In the 1st century BC, Publilius Syrus wrote: “Something is only worth what someone is willing to pay for it.” (Among other quotes apocryphally ascribed to him are “better late than never” and “a rolling stone gathers no moss.” Smart guy.) That’s a lesson on value that springs quickly to mind when I look at the current market for growing businesses.

What prompted the thought was the news that precisely no US tech companies had gone to IPO in the first quarter of this year. US tech is a synonym neither for growth companies generally nor businesses everywhere in the world, of course. But I’ve also seen commentaries that suggest the knock-on effect of a more general caution in public markets is that private equity backers are pumping less into start-ups or early-stage rounds and keeping their dry powder for follow-on funding in existing portfolio investments. In other words, backing the horses they already have... or keeping their best bets afloat until their markets stabilise.

Then I read this blog post from elite investor Bill Gurley and got a bit worried. Apparently, it's caused a storm in VC and PE circles, and for good reason. He's arguing that manic frothiness at the top of the market could spell doom for many investors (and their "unicorn" businesses) - and that this is trickling down to hurt financing for earlier stage and growth businesses too.

No wonder crowdfunding for growth companies is booming – and is expected to overtake conventional VC activity this year in some markets (although my mother always warned me that when the amateurs get into a market and pros get out… watch yourself).

Your reaction as a finance exec at a growth or PE-backed business will depend on where you sit in the spectrum. CFOs at pure-play digital businesses without a decent shot at profitability might be looking nervous right now. If you have overheads, an existing backer and debt, even crowdfunding probably isn’t going to help. But even those of you helping build companies with solid returns already need to watch out for volatility, nervousness in the markets and pressure to crystallise value from your backers. While you might not run out of cash, your investors might.

In a sense, a slower market for cash (and the need to demonstrate tangible value) is good news for those running a finance function. In frothier times, even the hard-nosed general partner at a PE firm will be pushing for higher risk and more options within a business, in the hope that something sticks at transaction time. It's a land-grab! But when there are fewer, cannier buyers in the market? “Ambitious entrepreneurs want to take over the world – and they need that FD on their shoulder asking questions about making those goals achievable and sustainable,” as founder Chris Cole told the recent Comptemporary FD event hosted by EquityFD.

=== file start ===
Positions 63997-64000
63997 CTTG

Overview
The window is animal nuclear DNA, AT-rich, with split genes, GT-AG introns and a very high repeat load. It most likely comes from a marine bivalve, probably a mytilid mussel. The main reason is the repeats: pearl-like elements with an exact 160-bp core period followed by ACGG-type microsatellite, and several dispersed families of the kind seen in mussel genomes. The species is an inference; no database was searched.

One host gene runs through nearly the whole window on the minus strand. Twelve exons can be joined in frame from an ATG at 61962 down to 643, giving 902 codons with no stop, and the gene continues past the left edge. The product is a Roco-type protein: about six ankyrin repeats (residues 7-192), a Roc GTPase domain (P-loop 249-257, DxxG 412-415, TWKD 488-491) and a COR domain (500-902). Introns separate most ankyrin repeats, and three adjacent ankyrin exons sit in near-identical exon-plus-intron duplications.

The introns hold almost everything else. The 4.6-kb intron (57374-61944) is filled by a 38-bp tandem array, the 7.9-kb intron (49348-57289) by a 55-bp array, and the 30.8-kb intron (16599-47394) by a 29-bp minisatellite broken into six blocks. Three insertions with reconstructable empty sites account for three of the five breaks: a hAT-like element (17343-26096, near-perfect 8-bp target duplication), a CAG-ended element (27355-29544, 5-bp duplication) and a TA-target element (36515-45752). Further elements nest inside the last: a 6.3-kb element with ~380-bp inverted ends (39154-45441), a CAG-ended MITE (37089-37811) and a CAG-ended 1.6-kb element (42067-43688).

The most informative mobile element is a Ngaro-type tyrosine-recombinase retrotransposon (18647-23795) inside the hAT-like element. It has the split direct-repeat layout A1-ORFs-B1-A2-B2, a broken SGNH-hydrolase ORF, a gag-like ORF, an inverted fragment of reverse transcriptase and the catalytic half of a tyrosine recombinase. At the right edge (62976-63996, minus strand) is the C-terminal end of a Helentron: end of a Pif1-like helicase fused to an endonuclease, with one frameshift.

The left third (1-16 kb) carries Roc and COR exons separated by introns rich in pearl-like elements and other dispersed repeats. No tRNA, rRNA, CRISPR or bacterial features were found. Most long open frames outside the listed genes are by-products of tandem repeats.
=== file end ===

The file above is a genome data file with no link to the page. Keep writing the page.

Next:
As Gurley writes: "By the first quarter of 2016, the late-stage financing market had changed materially. Investors were becoming nervous and were no longer willing to underwrite new Unicorn-level financings at the drop of a hat. Moreover, once high-flying startups began to struggle on the fundraising trail. In Silicon Valley boardrooms, where 'growth at all costs' had been the mantra for many years, people began to imagine a world where the cost of capital could rise dramatically, and profits could come back in vogue."

No-one hopes the markets will remain dry and "the price people are prepared to pay" sinks to zero for ambitious businesses. But when a company like Yahoo! – once a rash acquirer of fellow dot-coms itself – is struggling to get off the auction block, you know that that self-same PE partner who was gunning for options in the boom years will be pressuring you to deliver the three FD essentials laid out by former Swiftkey CFO and chair Richard Gibson: clarity, control and planning.

“The importance of planning is most obvious with cash burn,” Gibson explained at the March event. “Knowing when things might get tricky means you can have those difficult conversations sooner rather than when the crunch point is upon you.”

“Debt is the slavery of the free,” wrote Publilius Syrus. He almost certainly wasn’t talking about leveraged finance. But unless the finance function is well respected and – importantly – listened to when the markets are in this febrile state, his quote might be horribly true for PE-backed companies.

And for glamorous, thrusting digital businesses much beloved in the boom years, we can offer one more line from the Latin sage: “Fortune is like glass - the brighter the glitter, the more easily broken.”